9.3. Multi-threading

10. Extending Things

You can hack the source code of Disorder directly to suit your needs, but doing so is an avenue of last resort. Several parts of disorder have been built to allow customization without having to muck with the innards of the library.

If you create a wonderful extension that has practical applications in a general use case beyond your specific application, consider contributing it back to Disorder. Making the library better is in everyone’s best interest.

10.1. Log Scribes

Disorder’s logging mechanism can be rerouted at will. Just derive a thing from disorder::log::Scribe, implement the trivial interface, and then pass an instance of the thing to disorder::log::Log::scribe prior to initializing disorder.

Any synchronous scribe can be turned into an asynchronous scribe by wrapping it in a disorder::log::AsynchronousScribe. See Efficient Logging for more details on that.

While this extensibility provides limitless possibility, here’s a frivolous and completely boring example that sends all disorder logging to syslog on a system with such a capability.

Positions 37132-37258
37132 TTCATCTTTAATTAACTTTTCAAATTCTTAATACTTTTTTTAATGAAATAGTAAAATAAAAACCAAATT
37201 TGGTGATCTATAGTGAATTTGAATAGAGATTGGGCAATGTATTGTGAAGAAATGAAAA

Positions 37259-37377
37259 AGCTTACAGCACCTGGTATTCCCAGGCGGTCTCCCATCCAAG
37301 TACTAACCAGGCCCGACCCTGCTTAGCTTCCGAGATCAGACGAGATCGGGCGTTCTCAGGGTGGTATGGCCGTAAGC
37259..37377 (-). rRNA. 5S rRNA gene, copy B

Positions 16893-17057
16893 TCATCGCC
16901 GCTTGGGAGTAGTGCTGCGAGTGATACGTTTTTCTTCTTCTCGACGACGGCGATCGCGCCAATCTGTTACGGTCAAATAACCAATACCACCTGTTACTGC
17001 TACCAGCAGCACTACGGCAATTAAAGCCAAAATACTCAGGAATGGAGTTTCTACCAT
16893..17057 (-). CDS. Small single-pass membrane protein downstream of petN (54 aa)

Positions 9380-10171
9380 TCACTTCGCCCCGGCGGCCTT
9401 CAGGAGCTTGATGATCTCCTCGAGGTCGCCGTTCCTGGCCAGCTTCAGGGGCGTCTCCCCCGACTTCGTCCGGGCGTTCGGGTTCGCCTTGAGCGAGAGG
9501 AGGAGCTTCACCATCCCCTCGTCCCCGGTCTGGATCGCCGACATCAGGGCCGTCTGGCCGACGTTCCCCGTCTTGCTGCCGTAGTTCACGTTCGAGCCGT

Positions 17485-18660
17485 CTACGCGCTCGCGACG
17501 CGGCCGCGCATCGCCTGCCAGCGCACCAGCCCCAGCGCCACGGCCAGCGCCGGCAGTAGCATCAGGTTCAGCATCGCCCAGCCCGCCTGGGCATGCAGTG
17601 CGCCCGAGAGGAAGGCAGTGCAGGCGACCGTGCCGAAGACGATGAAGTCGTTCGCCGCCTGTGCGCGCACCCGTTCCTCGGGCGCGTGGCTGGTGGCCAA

// Copyright (c) 2011-2024 Squall Line Software, LLC
// Distributed under the terms of the MIT License
// See accompanying LICENSE.txt file or
// http://www.opensource.org/licenses/mit-license.php

#include <disorder/exercise.hpp>

#include <disorder/log/log.hpp>
#include <disorder/log/scribe.hpp>

#include <syslog.h>

class SyslogScribe: public disorder::log::Scribe (1)
    bool initialize()  (2)
        ::openlog("syslog_scribe", LOG_PID, LOG_USER);
        return true;

    void terminate() (3)

    void write(disorder::log::Significance significance,
               const std::string& thread,
               const std::string& timestamp,
               const char* file_name,
               int line_number,
               const std::string& message) (4)
        static const int SIG_TO_PRI[] =

        const bool SIGNIFICANCE_IS_VALID =
               (int(significance) >= 0)
            && (int(significance) <  (  int(sizeof(SIG_TO_PRI)
                                      / int(sizeof(SIG_TO_PRI[0])))));

            SIGNIFICANCE_IS_VALID ? SIG_TO_PRI[int(significance)] : LOG_NOTICE,
            "<%c> %s [%s:%d] (thread: %s) (timestamp: %s)",